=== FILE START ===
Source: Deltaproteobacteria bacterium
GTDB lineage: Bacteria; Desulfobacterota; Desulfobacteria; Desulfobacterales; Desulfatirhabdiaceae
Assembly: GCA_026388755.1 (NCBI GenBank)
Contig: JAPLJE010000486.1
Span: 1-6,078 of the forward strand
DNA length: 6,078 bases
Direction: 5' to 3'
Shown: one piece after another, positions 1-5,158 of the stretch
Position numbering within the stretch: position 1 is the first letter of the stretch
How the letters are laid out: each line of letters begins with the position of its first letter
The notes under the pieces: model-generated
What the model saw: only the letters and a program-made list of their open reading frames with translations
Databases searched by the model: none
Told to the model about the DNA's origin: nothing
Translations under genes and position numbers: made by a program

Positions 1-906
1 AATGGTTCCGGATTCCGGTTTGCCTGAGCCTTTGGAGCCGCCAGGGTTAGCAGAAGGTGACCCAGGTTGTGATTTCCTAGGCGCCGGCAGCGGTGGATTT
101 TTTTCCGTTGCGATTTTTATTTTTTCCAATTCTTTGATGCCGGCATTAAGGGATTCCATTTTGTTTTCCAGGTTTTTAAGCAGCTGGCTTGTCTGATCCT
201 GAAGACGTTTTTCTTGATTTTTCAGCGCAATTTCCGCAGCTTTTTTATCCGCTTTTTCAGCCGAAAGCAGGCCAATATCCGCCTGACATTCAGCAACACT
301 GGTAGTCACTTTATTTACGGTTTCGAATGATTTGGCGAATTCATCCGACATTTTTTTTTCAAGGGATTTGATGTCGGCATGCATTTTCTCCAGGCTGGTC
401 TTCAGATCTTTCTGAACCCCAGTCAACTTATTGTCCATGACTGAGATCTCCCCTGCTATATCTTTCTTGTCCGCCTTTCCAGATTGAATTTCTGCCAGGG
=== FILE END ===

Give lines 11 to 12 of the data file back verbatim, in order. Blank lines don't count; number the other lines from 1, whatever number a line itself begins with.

The notes under the pieces: model-generated
What the model saw: only the letters and a program-made list of their open reading frames with translations